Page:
Samskaras And Thoughts: On Ramana Maharshi’s Fresh Approach

Yesterday, I sought to show that there is an especially close relationship between samskaras and Ultimate Reality. I’d like to expand on those reflections here. To do so, I return to Talks with Sri Ramana Maharshi.

A disciple, who is also a busy householder, is asking Maharshi about the role that meditation plays in realizing one’s true nature. “No separate meditation is necessary?,” he asks.

Maharshi replies, “Meditation is your true nature now” (p. 279). For adept meditators, this bit, so far, is old hat: meditation is not what you do; it’s what you are. The crux, for me, comes later when he offers, “Other thoughts arise more forcibly when you attempt meditation” (p. 279, my emphasis).

Oh, and the text just here states that “[t]here was a chorus of questions by a few others” (p. 279). No doubt!

So, Maharshi continues, “Yes, all kinds of thoughts arise in meditation. It is but right. What lies hidden in you is brought out. Unless they rise up how can they be destroyed? They therefore rise up spontaneously in order to be extinguished in due course, thus to strengthen the mind” (p. 279, my emphasis).

There’s a lot here to unpack! To begin with, let’s recount what we often hear about thoughts during meditation:

–Note them (a labeling exercise) and then let go of them.

–Be mindful of them and let go of them. Return to (e.g.) the breath, the mantra, the count, etc.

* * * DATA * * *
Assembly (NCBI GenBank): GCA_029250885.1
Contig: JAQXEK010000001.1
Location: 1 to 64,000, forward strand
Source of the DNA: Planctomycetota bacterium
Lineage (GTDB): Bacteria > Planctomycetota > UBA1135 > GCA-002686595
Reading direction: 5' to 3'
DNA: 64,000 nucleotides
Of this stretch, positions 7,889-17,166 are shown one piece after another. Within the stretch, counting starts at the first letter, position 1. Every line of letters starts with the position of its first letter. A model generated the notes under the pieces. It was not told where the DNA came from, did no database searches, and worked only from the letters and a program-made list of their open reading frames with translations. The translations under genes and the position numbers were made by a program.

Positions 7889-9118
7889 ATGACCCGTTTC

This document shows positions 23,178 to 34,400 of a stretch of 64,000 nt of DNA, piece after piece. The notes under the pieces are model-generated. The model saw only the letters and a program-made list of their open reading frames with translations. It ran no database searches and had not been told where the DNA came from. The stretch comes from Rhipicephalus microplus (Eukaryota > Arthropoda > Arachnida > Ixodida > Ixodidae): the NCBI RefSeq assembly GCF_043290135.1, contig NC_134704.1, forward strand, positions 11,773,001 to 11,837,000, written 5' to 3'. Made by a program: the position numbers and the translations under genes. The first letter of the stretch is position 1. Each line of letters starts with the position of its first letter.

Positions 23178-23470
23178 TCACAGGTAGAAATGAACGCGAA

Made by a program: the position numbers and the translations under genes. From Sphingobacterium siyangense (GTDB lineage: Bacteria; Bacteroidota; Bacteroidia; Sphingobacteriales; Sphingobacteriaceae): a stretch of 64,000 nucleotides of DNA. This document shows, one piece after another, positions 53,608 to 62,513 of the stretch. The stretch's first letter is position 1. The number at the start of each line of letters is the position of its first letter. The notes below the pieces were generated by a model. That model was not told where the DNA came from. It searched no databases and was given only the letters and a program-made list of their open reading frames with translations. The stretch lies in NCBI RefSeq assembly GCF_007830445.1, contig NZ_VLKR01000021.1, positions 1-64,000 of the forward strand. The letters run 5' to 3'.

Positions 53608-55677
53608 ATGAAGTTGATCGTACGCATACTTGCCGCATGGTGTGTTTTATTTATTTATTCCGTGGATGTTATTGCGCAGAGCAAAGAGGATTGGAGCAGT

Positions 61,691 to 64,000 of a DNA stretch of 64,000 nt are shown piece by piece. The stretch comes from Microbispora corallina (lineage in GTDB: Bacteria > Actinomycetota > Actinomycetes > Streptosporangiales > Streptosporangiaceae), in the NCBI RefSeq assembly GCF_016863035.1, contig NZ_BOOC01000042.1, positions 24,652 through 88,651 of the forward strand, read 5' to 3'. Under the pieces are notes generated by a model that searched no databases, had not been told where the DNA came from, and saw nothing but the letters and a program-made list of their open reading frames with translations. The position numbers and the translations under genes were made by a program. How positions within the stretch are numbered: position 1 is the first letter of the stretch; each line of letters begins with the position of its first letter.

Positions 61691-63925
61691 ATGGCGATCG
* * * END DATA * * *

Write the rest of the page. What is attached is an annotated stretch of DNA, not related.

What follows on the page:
–Allow them to arise, but remain uninvolved, unconcerned.

–See where thoughts come from and where they go off to.

–Ask, “What do these thoughts arise from?”

–Use the koan or huatou like a vajra sword.

And so on. All of these are, in their place, good cues, but can we, in this context, start to see how much more profound Maharshi’s remarks are?

1. Let’s be a bit anthropomorphic and say that Universal Consciousness is “sending” us exactly these thoughts as a blessing. It is precisely these thoughts that need to be witnessed right now.

2. These thoughts are very often samskaras. Accordingly, to be sent just these is to be in a position to see them off. (“What lies hidden in you is brought out.”)

3. Buddhism emphasizes that “delusions are endless” (until one gets to the root of all delusions). Sometimes that first part can be colored by quiet despair. “Endless, you say?” Geez, what’s the point then? Return to Maharshi’s remarks now: let us say that there is a kind of “order” to the arising of thoughts as well as a “mission” or an “agenda.” The more this order and mission are ascertained, the clearer it becomes that seeing them off is one perspicuous way that personal consciousness becomes more transparent with Universal Consciousness. Full transparency is identity.

In short, samskaras, by this analysis and by virtue of the sustained practice that Maharshi tacitly proposes, become ready pointers to Universal Consciousness. You might say that Maharshi has adroitly “defanged” suffering for those willing to heed his words.